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The Nature and Correlates of Sibling Influence in Two-Parent African American Families

Authors


  • This article was edited by Velma McBride Murry.

Department of Child Development and Family Studies, 101 Gates Rd., West Lafayette, IN 47907 (sdwhitem@purdue.edu).

Abstract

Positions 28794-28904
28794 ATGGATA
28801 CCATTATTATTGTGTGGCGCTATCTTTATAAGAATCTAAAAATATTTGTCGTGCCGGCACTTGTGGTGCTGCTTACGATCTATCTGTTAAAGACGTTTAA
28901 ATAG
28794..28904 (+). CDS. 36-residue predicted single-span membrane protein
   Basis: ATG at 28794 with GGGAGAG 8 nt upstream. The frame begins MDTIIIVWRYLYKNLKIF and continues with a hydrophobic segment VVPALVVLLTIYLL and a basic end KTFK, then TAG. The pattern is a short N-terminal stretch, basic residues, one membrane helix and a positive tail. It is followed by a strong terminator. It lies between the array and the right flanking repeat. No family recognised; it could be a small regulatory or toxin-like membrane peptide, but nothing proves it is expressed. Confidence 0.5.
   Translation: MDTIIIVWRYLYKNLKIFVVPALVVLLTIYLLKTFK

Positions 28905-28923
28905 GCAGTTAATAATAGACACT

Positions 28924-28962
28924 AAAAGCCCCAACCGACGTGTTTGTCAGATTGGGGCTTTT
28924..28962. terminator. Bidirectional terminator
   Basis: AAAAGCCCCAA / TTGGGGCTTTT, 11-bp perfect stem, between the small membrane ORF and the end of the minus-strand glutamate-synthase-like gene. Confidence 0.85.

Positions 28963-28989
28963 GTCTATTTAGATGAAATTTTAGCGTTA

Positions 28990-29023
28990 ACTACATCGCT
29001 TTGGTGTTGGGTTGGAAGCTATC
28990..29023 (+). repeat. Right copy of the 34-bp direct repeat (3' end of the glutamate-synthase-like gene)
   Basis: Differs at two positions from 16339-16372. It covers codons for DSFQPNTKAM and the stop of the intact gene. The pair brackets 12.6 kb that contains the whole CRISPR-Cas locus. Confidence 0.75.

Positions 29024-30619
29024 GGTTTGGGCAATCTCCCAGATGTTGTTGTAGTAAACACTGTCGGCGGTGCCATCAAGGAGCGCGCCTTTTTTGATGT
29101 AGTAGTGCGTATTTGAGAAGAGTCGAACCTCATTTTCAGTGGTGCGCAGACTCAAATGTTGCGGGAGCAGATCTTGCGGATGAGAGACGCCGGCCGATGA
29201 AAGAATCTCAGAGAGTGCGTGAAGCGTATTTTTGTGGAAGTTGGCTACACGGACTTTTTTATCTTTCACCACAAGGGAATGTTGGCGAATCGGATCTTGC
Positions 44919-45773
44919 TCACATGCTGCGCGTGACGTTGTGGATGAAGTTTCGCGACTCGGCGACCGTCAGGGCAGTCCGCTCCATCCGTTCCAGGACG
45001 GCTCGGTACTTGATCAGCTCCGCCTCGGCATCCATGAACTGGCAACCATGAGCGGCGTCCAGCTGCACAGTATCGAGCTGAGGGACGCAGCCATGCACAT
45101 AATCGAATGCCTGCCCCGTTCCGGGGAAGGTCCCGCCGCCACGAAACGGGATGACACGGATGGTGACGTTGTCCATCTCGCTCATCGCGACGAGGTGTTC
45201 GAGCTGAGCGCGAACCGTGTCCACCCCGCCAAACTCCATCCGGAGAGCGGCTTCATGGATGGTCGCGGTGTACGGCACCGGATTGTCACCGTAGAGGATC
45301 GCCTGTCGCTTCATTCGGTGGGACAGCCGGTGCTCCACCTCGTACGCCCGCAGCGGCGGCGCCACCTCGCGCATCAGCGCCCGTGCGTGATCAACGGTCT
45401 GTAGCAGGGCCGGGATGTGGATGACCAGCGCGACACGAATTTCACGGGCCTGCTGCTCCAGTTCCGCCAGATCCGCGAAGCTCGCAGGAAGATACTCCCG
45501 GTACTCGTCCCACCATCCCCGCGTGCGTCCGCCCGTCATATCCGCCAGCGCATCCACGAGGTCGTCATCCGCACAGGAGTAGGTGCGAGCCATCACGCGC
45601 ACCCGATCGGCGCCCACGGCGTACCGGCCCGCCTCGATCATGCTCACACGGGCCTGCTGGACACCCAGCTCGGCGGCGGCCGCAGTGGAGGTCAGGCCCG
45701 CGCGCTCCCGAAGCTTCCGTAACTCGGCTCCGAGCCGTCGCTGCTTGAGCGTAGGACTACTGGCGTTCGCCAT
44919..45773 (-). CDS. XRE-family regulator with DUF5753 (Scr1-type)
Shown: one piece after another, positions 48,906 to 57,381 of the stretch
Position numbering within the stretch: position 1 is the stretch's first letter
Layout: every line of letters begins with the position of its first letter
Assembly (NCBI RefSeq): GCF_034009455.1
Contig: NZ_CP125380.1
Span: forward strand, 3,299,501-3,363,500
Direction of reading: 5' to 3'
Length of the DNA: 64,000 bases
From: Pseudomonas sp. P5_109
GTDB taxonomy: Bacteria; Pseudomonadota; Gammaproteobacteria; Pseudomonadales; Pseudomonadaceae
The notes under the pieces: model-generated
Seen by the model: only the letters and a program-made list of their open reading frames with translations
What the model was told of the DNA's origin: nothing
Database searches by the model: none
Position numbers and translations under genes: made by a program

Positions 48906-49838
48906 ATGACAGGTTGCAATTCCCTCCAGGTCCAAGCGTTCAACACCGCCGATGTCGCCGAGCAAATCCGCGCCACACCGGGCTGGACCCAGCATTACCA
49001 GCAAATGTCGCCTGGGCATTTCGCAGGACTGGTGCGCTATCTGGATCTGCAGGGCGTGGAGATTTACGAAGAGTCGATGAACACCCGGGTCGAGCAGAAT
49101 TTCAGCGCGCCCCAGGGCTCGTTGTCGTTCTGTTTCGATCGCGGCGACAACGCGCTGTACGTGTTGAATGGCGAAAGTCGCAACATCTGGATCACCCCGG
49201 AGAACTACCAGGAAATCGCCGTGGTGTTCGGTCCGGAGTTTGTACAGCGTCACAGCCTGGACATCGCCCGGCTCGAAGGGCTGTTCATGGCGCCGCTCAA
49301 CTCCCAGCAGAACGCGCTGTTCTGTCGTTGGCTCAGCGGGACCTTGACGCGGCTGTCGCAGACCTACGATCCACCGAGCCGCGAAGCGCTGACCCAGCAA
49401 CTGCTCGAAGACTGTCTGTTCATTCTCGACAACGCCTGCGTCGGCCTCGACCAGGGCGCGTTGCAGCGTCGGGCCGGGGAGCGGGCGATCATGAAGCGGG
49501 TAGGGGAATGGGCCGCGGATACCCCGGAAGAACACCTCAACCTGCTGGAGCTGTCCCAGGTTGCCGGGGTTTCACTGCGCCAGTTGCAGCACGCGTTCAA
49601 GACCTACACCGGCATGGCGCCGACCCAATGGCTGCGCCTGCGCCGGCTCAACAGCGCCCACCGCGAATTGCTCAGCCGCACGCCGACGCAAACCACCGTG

Guided by research and theory on sibling similarities and differences, this study explored the nature and correlates of 2 processes of sibling influence—social learning and sibling differentiation—during adolescence. Participants included 2 adolescent-age siblings (M = 16.29 years for older siblings and M = 12.59 years for younger siblings, respectively) from 166 two-parent African American families. Significant nonlinear associations between these two influence dynamics and some sibling relationship qualities were discovered. For sibling differentiation, but not social learning, these links were further moderated by gender composition of the sibling dyad. Additional analyses revealed that youths' reports of social learning were generally linked to smaller differences between siblings, whereas differentiation processes were linked to greater differences in siblings' individual characteristics.

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